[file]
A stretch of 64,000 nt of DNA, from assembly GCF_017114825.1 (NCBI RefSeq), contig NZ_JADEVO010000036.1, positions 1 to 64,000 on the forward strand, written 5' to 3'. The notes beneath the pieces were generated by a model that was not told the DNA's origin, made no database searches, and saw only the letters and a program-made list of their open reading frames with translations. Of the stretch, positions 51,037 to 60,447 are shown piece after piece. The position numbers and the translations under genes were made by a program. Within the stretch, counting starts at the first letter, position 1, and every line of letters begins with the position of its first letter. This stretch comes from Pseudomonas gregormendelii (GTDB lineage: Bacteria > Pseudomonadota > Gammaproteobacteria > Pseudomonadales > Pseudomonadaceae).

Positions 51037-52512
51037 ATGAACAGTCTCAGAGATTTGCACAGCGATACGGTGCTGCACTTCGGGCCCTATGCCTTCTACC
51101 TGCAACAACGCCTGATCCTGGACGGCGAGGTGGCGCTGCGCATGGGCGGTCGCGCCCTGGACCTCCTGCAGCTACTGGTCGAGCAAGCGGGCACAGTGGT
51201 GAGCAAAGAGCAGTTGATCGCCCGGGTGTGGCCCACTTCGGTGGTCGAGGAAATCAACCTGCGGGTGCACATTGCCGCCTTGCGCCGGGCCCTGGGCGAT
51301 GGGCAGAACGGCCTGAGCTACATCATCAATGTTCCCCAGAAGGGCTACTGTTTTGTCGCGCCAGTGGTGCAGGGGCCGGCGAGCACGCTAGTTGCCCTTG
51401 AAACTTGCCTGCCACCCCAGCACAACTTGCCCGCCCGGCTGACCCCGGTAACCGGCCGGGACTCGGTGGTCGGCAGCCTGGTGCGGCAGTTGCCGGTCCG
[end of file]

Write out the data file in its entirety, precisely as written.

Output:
A stretch of 64,000 nt of DNA, from assembly GCF_017114825.1 (NCBI RefSeq), contig NZ_JADEVO010000036.1, positions 1 to 64,000 on the forward strand, written 5' to 3'. The notes beneath the pieces were generated by a model that was not told the DNA's origin, made no database searches, and saw only the letters and a program-made list of their open reading frames with translations. Of the stretch, positions 51,037 to 60,447 are shown piece after piece. The position numbers and the translations under genes were made by a program. Within the stretch, counting starts at the first letter, position 1, and every line of letters begins with the position of its first letter. This stretch comes from Pseudomonas gregormendelii (GTDB lineage: Bacteria > Pseudomonadota > Gammaproteobacteria > Pseudomonadales > Pseudomonadaceae).

Positions 51037-52512
51037 ATGAACAGTCTCAGAGATTTGCACAGCGATACGGTGCTGCACTTCGGGCCCTATGCCTTCTACC
51101 TGCAACAACGCCTGATCCTGGACGGCGAGGTGGCGCTGCGCATGGGCGGTCGCGCCCTGGACCTCCTGCAGCTACTGGTCGAGCAAGCGGGCACAGTGGT
51201 GAGCAAAGAGCAGTTGATCGCCCGGGTGTGGCCCACTTCGGTGGTCGAGGAAATCAACCTGCGGGTGCACATTGCCGCCTTGCGCCGGGCCCTGGGCGAT
51301 GGGCAGAACGGCCTGAGCTACATCATCAATGTTCCCCAGAAGGGCTACTGTTTTGTCGCGCCAGTGGTGCAGGGGCCGGCGAGCACGCTAGTTGCCCTTG
51401 AAACTTGCCTGCCACCCCAGCACAACTTGCCCGCCCGGCTGACCCCGGTAACCGGCCGGGACTCGGTGGTCGGCAGCCTGGTGCGGCAGTTGCCGGTCCG